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Activist hacking collective Anonymous disabled the website of the Royal Canadian Mounted Police after the RCMP shot and killed a protester.
Twitter accounts affiliated with the loosely organized Anonymous posted updates of the RCMP server being down and claimed responsibility for the cyberattack.
A couple of days before, police responded to a disturbance at an informational meeting about the Site C dam project in Dawson Creek, British Columbia. When they arrived, police found a masked man outside. When the man refused to give up his knife, police fired.
In the days since, witness video of the shooting surfaced. A police watchdog group in British Columbia said the RCMP misidentified the victim and that the original masked protester had already left the scene.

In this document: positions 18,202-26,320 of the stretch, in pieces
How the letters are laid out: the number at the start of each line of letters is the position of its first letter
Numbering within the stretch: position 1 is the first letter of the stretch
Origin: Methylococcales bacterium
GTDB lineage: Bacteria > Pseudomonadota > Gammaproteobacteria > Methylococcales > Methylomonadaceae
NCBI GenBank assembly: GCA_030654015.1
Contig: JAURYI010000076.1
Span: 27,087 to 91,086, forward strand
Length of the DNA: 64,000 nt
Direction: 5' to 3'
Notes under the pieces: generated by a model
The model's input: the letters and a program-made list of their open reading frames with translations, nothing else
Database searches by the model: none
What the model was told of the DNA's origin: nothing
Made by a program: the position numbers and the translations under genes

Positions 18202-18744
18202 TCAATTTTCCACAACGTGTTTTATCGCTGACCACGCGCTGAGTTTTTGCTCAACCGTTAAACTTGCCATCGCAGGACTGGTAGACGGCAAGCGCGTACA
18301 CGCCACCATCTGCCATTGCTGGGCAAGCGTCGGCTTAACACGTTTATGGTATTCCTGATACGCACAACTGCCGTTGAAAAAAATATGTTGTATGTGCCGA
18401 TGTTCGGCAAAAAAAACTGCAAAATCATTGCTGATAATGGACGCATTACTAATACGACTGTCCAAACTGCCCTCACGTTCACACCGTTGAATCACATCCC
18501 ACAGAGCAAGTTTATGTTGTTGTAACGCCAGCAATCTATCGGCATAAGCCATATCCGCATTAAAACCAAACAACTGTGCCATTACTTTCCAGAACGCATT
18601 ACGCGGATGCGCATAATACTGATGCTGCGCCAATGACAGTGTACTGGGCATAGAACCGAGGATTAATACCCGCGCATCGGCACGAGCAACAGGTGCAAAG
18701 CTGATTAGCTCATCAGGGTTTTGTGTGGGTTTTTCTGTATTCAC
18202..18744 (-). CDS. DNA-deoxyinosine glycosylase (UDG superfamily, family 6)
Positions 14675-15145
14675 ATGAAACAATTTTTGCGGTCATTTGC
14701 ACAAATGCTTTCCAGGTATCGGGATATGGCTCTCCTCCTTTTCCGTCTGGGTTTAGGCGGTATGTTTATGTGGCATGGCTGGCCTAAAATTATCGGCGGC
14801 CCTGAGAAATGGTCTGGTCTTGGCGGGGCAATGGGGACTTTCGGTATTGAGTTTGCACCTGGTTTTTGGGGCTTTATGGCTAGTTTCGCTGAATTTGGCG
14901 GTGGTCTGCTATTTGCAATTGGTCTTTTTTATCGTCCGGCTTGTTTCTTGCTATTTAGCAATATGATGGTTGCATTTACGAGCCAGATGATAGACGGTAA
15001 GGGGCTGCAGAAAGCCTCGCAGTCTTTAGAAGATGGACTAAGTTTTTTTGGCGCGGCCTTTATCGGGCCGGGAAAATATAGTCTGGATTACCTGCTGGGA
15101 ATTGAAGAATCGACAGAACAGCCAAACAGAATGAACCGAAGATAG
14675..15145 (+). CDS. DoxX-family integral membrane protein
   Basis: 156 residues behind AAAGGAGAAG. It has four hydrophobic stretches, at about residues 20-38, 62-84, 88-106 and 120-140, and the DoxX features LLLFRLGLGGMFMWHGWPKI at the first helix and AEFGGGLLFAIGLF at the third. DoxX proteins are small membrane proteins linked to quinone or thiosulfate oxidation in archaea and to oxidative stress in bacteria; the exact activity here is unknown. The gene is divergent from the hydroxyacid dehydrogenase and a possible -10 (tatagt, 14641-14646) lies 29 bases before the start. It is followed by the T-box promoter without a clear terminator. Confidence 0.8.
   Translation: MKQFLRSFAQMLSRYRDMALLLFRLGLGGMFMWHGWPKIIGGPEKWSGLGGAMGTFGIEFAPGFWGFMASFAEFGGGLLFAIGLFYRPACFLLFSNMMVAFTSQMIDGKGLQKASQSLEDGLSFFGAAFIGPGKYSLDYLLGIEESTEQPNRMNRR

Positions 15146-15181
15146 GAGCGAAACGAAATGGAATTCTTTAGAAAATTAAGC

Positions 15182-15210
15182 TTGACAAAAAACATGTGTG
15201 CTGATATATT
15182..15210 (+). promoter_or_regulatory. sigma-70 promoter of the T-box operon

Although authorities confirmed that the shooting victim was wearing a mask, they did not say whether it was the Guy Fawkes mask associated with Anonymous protests. In tweets, the group claimed the victim was "one of our comrades."
Anonymous has also threatened to identify the shooting officer and release other personal information — a process called "doxing." The name comes from "docs," short for documents.
The group also said that the protest of the Site C dam was organized by Anonymous. The dam has drawn ire from environmentalist groups, but the government of British Columbia still expects to move forward with the project which is projected to cost $8.8 billion Canadian dollars.